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Boralex (TSE:BLX) Has A Mountain Of Debt

Simply Wall St

Warren Buffett famously said, 'Volatility is far from synonymous with risk.' So it seems the smart money knows that debt - which is usually involved in bankruptcies - is a very important factor, when you assess how risky a company is. We note that Boralex Inc. (TSE:BLX) does have debt on its balance sheet. But is this debt a concern to shareholders?

When Is Debt Dangerous?

Debt is a tool to help businesses grow, but if a business is incapable of paying off its lenders, then it exists at their mercy. Ultimately, if the company can't fulfill its legal obligations to repay debt, shareholders could walk away with nothing. However, a more usual (but still expensive) situation is where a company must dilute shareholders at a cheap share price simply to get debt under control. Having said that, the most common situation is where a company manages its debt reasonably well - and to its own advantage. When we think about a company's use of debt, we first look at cash and debt together.

See our latest analysis for Boralex

What Is Boralex's Debt?

As you can see below, at the end of March 2019, Boralex had CA$3.34b of debt, up from CA$2.91b a year ago. Click the image for more detail. However, it also had CA$162.0m in cash, and so its net debt is CA$3.18b.

TSX:BLX Historical Debt, July 29th 2019

How Healthy Is Boralex's Balance Sheet?

According to the last reported balance sheet, Boralex had liabilities of CA$532.0m due within 12 months, and liabilities of CA$3.40b due beyond 12 months. Offsetting these obligations, it had cash of CA$162.0m as well as receivables valued at CA$172.0m due within 12 months. So its liabilities total CA$3.60b more than the combination of its cash and short-term receivables.

This deficit casts a shadow over the CA$1.78b company, like a colossus towering over mere mortals. So we'd watch its balance sheet closely, without a doubt At the end of the day, Boralex would probably need a major re-capitalization if its creditors were to demand repayment.

We use two main ratios to inform us about debt levels relative to earnings. The first is net debt divided by earnings before interest, tax, depreciation, and amortization (EBITDA), while the second is how many times its earnings before interest and tax (EBIT) covers its interest expense (or its interest cover, for short). This way, we consider both the absolute quantum of the debt, as well as the interest rates paid on it.

Weak interest cover of 0.56 times and a disturbingly high net debt to EBITDA ratio of 10.6 hit our confidence in Boralex like a one-two punch to the gut. This means we'd consider it to have a heavy debt load. Even worse, Boralex saw its EBIT tank 35% over the last 12 months. If earnings keep going like that over the long term, it has a snowball's chance in hell of paying off that debt. When analysing debt levels, the balance sheet is the obvious place to start. But ultimately the future profitability of the business will decide if Boralex can strengthen its balance sheet over time. So if you're focused on the future you can check out this free report showing analyst profit forecasts.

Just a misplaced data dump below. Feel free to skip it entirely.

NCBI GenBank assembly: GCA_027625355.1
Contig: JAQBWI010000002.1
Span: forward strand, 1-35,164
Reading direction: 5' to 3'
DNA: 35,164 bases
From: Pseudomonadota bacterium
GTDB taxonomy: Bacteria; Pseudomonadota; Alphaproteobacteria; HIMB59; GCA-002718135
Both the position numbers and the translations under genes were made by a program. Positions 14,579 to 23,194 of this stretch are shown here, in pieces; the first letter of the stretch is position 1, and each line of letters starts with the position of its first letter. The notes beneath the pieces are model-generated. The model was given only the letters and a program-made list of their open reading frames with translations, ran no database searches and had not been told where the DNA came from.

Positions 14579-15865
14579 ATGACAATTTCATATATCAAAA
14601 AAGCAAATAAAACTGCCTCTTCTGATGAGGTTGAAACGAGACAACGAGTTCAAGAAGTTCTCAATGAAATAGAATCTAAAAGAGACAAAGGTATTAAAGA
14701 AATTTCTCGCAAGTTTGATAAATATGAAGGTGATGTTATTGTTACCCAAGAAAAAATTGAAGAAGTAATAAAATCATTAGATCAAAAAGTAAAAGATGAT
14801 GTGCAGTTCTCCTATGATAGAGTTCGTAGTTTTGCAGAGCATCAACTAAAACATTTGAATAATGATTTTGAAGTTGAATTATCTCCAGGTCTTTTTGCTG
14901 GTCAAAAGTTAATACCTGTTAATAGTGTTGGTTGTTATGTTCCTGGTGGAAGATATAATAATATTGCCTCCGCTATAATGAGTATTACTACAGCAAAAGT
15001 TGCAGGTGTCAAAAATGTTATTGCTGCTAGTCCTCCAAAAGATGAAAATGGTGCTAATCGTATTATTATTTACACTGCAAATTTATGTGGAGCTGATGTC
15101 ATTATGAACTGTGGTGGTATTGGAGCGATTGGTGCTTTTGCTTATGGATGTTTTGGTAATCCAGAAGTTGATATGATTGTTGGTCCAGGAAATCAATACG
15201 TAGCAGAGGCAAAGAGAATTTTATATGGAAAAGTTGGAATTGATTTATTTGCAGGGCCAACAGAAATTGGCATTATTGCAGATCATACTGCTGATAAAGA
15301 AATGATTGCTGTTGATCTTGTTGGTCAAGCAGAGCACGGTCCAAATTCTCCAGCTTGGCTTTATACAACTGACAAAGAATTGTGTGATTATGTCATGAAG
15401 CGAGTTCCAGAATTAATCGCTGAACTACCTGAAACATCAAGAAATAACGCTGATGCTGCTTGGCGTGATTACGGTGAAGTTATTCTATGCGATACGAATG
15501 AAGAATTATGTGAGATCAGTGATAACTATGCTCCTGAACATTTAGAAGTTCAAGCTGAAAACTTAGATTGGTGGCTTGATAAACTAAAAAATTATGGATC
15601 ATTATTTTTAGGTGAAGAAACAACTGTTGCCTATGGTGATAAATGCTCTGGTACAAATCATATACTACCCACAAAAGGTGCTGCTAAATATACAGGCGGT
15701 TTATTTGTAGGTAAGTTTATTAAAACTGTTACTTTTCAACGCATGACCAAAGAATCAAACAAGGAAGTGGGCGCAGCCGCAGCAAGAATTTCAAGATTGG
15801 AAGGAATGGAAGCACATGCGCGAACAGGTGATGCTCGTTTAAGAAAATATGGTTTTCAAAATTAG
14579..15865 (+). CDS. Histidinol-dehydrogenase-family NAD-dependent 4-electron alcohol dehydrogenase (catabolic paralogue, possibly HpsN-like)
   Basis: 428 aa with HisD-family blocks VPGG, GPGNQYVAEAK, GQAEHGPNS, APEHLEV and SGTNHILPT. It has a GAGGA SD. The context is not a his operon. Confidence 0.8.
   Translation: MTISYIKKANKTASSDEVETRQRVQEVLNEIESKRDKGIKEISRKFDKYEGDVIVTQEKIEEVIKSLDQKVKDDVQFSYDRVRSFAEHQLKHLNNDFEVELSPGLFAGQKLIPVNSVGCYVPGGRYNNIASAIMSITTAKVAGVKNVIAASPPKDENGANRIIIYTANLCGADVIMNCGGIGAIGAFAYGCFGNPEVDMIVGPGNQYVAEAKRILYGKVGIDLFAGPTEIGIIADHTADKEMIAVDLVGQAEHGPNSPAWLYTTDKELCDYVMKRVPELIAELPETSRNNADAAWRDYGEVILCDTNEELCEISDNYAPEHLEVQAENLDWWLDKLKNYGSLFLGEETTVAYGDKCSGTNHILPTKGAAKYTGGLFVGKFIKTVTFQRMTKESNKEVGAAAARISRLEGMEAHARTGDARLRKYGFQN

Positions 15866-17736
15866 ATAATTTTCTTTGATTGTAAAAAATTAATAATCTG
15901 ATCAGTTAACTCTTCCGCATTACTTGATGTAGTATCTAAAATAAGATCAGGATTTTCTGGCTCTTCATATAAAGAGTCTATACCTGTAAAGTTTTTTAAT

But our final consideration is also important, because a company cannot pay debt with paper profits; it needs cold hard cash. So we always check how much of that EBIT is translated into free cash flow. Over the last three years, Boralex saw substantial negative free cash flow, in total. While investors are no doubt expecting a reversal of that situation in due course, it clearly does mean its use of debt is more risky.

Our View

To be frank both Boralex's EBIT growth rate and its track record of staying on top of its total liabilities make us rather uncomfortable with its debt levels. And furthermore, its interest cover also fails to instill confidence. Considering everything we've mentioned above, it's fair to say that Boralex is carrying heavy debt load. If you harvest honey without a bee suit, you risk getting stung, so we'd probably stay away from this particular stock. Given the risks around Boralex's use of debt, the sensible thing to do is to check if insiders have been unloading the stock.

If you're interested in investing in businesses that can grow profits without the burden of debt, then check out this free list of growing businesses that have net cash on the balance sheet.

We aim to bring you long-term focused research analysis driven by fundamental data. Note that our analysis may not factor in the latest price-sensitive company announcements or qualitative material.

If you spot an error that warrants correction, please contact the editor at editorial-team@simplywallst.com. This article by Simply Wall St is general in nature. It does not constitute a recommendation to buy or sell any stock, and does not take account of your objectives, or your financial situation. Simply Wall St has no position in the stocks mentioned. Thank you for reading.